IF YOU THINK IT'S FINALLY TIME FOR OL' Blue Eyes to quit, you can dial 1-900-something and register your 75-cent vote in a New York Daily News poll. If you don't, make plans to be in Tulsa, Moline, Omaha, Wilmington, Syracuse or New York City after March 24 because that's where the 78-year-old Chairman of the Board will be belting out "My Way." The last time Frank Sinatra sang that darkly bravado anthem to a career's end (March 6, in Richmond, Va.), he collapsed. Five days before that, at the Grammys, rock star Bono of U2 presented him with a Legend award. Sinatra gave what some people called a "rambling" acceptance speech. CBS cut to a commercial in the middle of it, reigniting a controversy: what is a man, how old has he got, if people can tell his voice is all shot?
These days, Sinatra requires hearing aids and huge TelePrompTers to get through concerts of songs he's been singing for 40 years. Frankophile disc jockey Jonathan Schwartz of New York's WQEW talks about Sinatra's perseverance: "Think of what it must be like as he is dressed by his dresser. That familiar shirt, the pressed tuxedo smooth as a sheet of ice, the installation of the bow tie, the sip of whisky, his own reflection in the mirror." A record-industry executive puts it this way: "It's like the last years of Bette Davis, or when Marlene Dietrich fell into the orchestra pit."
Sinatra spokeswoman Susan Reynolds contends rumors of Alzheimer's disease are "absolutely not true." Charles Koppelman, executive producer of "Duets" (Sinatra's hit 1993 telephonic collaboration with younger stars), says the singer "was anything but incoherent [at the Grammys] . .. He was taken aback by the warm reception of the audience, and by Bono's incredible speech." Actually, Sinatra subtly cracked wise that he was "hoit" (da Joisy accent was quite deliberate) by not being asked to sing. As for his Richmond collapse, his handlers say it was just a dizzy spell brought on by the overheated venue.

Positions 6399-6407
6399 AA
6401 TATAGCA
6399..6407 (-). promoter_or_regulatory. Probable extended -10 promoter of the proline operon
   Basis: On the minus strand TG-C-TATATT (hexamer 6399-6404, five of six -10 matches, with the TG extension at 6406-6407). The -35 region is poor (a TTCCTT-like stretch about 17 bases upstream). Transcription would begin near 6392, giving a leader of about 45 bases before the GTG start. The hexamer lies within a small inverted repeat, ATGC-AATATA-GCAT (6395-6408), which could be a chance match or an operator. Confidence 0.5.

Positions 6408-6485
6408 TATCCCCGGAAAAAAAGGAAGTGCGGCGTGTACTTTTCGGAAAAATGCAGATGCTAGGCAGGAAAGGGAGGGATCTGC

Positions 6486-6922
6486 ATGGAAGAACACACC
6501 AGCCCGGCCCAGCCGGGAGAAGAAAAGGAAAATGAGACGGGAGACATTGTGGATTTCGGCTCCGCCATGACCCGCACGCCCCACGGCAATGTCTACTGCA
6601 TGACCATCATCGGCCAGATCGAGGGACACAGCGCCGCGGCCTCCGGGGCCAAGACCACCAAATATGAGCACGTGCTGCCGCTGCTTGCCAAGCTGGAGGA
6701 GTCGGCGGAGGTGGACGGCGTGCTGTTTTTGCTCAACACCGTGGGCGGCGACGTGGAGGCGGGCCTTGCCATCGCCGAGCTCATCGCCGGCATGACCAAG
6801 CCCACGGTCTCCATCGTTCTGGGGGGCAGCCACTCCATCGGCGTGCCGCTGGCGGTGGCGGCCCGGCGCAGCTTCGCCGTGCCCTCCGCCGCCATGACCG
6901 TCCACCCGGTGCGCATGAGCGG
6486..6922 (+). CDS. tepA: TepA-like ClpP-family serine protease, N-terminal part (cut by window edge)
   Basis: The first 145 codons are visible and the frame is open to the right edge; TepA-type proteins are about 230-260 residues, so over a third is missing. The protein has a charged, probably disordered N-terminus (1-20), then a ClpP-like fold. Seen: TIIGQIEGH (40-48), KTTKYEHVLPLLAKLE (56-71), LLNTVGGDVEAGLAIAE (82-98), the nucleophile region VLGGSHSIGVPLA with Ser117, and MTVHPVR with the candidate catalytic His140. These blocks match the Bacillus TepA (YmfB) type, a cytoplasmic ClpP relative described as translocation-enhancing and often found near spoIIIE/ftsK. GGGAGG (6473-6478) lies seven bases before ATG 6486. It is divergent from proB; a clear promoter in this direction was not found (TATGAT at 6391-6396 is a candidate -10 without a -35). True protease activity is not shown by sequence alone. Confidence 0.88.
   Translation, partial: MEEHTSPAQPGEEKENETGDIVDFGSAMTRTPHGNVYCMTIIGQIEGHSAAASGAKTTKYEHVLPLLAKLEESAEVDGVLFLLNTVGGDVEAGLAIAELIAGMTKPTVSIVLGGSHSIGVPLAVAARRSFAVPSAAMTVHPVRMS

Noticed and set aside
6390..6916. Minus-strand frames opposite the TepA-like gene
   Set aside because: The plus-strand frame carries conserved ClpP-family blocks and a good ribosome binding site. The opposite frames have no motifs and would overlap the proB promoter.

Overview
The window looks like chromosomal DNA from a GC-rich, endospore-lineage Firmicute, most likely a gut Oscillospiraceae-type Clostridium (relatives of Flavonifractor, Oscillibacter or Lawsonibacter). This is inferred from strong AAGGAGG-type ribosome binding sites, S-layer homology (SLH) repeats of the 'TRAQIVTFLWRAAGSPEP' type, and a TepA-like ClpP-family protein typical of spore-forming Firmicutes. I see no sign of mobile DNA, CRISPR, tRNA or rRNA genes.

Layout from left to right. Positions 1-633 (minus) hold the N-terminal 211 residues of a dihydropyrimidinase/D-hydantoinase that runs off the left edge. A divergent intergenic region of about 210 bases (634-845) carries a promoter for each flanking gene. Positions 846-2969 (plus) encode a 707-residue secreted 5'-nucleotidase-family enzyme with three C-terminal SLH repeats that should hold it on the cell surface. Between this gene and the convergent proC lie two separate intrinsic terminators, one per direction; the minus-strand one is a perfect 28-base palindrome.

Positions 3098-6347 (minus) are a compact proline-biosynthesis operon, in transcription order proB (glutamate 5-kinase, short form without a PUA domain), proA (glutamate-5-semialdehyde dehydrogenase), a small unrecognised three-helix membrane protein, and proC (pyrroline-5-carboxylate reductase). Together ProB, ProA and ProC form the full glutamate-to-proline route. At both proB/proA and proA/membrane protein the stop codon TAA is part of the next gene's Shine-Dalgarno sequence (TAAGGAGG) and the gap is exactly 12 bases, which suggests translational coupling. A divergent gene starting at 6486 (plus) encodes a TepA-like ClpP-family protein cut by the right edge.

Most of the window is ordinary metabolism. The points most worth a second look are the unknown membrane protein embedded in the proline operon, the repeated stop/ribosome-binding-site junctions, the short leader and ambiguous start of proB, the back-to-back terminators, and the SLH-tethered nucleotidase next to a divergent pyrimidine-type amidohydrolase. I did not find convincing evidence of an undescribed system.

Las Vegas reporter Mike Weatherford says Sinatra "yo-yos" from good performances to bad. "He was great on his 77th birthday. The voice wasn't there, but he could still sell the song." Other times, he forgets the words. But the packed houses to which Sinatra plays hear his septuagenarian tenor as grittier, not weaker, his trademark phrasing as more philosophical, not addled. Besides, isn't "Duets," 2 million copies sold so far, still riding high on the charts?
Hoboken's hero could quit tomorrow and his entry in the record books would be pages longer than Elvis's. He's cut records for half a century; racked up three Grammys for album of the year; made more than 50 movies, and won an Oscar (for "From Here to Eternity" in 1953).
So why does Sinatra go on? He is said to bring in $75,000 to $250,000 a night, but that's pin money to a guy reportedly worth $26 million. A better guess is an addiction described by Paul Anka (who wrote "My Way") as "the strongest drug in the world, the needle in the arm called show business." Schwartz says nobody else "has been so relentlessly applauded over so lengthy a time." Come late March, Sinatra will be back on the road putting fannies in the seats. Anybody sez different is a ding-a-ling.